How often does it need to be updated?
Healthcare professionals recommend that you update your Advance Care Plan every 12 months or after any major change in circumstances (health or otherwise). Given that our feelings about many subjects change over the course of our lives, it is only natural that as you age, your opinions surrounding quality of life, and what is most important to you may change.
As soon as you update your plan, make sure that you destroy any old copies and share the updated copy with anyone who would have a copy of your previous advance care plan.
Who should you share your Advance Care Plan with?
You should discuss and share your Advance Care Plan with your closest family members, doctors and any trusted advisors such as a Financial Planner, Lawyer and whoever you have appointed as your Power of Attorney, Enduring Guardian or Substitute Decision Maker.
It is vital that anyone who may be responsible for managing your care at the end of your life is kept up to date with your wishes. This helps to avoid extra stress and confusion amongst family and means doctors can provide you with the best care quickly.
Can they be ignored or negated by anyone?
If your family, doctors and trusted advisors are aware of – and have access to – your most recent ACP then no, they cannot ignore your written wishes. They must consider your wishes when making decisions about your health care. This is why it is so important to ensure anyone that may play a role in your future medical care is informed in advance and kept up to date with your wishes.
How can you create a digital Advance Care Plan?
Creating a digital Advance Care Plan with Touchstone Life Care is very simple. Simply register your details to create your free no obligation account and complete our simple questionnaire. When you’re ready, you can create your secure, personalised plan and you will be able to instantly share your new Advance Care Plan with loved ones, doctors and other trusted advisors.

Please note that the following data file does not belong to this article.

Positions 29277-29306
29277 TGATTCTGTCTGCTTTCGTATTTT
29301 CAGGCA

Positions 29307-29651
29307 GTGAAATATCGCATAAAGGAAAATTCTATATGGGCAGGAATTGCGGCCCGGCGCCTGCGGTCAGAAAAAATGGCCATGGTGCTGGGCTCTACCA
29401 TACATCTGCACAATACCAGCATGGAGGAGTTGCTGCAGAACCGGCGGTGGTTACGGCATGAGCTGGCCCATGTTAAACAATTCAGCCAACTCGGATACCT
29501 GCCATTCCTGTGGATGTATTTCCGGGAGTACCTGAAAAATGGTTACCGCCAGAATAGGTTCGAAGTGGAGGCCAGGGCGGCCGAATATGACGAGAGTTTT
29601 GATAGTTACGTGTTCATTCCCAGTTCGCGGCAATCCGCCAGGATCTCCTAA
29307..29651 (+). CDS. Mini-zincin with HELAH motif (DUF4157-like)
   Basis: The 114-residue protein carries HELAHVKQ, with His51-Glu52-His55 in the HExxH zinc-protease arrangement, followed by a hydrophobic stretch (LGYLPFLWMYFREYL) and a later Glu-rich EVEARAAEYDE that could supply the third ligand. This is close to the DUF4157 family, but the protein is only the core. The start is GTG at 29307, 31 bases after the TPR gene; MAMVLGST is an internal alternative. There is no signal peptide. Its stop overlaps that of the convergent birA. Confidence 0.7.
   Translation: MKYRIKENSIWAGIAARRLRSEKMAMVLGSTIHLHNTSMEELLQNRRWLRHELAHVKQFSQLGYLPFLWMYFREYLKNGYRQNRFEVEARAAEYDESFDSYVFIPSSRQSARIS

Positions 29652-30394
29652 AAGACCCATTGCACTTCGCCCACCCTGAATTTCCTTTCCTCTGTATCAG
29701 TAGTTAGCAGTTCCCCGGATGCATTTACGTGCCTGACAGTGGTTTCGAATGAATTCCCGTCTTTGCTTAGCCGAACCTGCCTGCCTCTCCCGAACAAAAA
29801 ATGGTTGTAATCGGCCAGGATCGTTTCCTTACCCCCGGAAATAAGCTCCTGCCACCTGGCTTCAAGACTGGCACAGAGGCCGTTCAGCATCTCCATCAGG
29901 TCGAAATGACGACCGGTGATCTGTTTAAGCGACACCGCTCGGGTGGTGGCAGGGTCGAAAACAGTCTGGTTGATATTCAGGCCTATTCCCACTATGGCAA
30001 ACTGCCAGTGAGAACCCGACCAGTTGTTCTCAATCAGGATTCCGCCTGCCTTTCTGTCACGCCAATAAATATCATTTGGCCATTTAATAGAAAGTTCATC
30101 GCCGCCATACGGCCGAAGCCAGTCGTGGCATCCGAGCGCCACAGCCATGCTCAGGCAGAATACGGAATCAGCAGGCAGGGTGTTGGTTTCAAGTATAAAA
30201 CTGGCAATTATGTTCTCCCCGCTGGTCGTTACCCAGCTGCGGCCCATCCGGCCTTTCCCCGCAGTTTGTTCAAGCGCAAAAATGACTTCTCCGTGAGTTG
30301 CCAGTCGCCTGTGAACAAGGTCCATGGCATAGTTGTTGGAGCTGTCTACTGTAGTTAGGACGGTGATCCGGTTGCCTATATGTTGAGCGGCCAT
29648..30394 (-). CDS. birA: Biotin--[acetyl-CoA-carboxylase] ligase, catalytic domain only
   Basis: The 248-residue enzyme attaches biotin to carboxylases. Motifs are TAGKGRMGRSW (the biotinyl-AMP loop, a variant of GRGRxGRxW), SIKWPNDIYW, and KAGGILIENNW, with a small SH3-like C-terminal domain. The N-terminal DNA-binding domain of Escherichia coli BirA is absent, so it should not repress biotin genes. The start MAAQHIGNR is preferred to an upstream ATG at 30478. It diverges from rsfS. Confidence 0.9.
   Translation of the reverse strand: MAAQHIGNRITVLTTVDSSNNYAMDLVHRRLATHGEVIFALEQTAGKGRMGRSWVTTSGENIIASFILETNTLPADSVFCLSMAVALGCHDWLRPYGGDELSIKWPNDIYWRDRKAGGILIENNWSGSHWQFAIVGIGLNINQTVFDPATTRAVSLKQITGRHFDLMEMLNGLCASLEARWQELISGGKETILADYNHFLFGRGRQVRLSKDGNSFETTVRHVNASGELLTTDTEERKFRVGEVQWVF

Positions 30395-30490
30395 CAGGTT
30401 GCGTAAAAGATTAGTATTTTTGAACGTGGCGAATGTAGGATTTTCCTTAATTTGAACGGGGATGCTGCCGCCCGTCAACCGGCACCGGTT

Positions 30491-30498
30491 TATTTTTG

How much does it cost to create one?
It depends how you choose to create your plan. There are many free forms available online which you can download and fill in.
That said, in today’s digital world, creating and storing your plan online avoids the problems that can be caused by ‘missing paperwork”, means you can easily update it whenever and wherever you need to and ensures the most up to date version is instantly available when required.
With Touchstone Life Care, you can update your answers and plan as many times as you like, giving you the time you need to really consider what you want in regard to your future care needs, to discuss those wishes with people who are important to you, and to create a plan that meets those wishes – even if they change.
Unlike other online memberships, we believe that this time should be ‘no strings attached’ which is why we will not ask for any credit card details to be entered when you create your free account.
If you then wish to create a plan and unlock the secure on-line storing and sharing features and keep your plan available 24/7 for doctors and decision-makers to see quickly by QR code, the cost is $149 for the first year and only $10 per year thereafter.
Why should you pay for a Digital Advance Care Plan?
Whilst paper based ACPs are free and available in many different formats, the reality is we live in a digital world and when it comes to implementing an ACP, time is everything.
When a hospital or treating doctors have instant and reliable access to your latest plan, they can treat you quickly and in a manner that respects your decisions. It means your loved ones are spared undue stress and anxiety because they know your wishes.
For you, the ability to securely create, update and share your Advance Care Plan means you can spend less time worrying about the end of your life, and more time living now with peace of mind. If you don’t have an Advance Care Plan yet, click here now to complete our easy questionnaire. It generally takes less than 10 minutes. Doing your Advance Care Plan is something anyone can and should do. So get started now.
Need some more information? Visit our Frequently Asked Questions page for more commonly asked questions about Advance Care Planning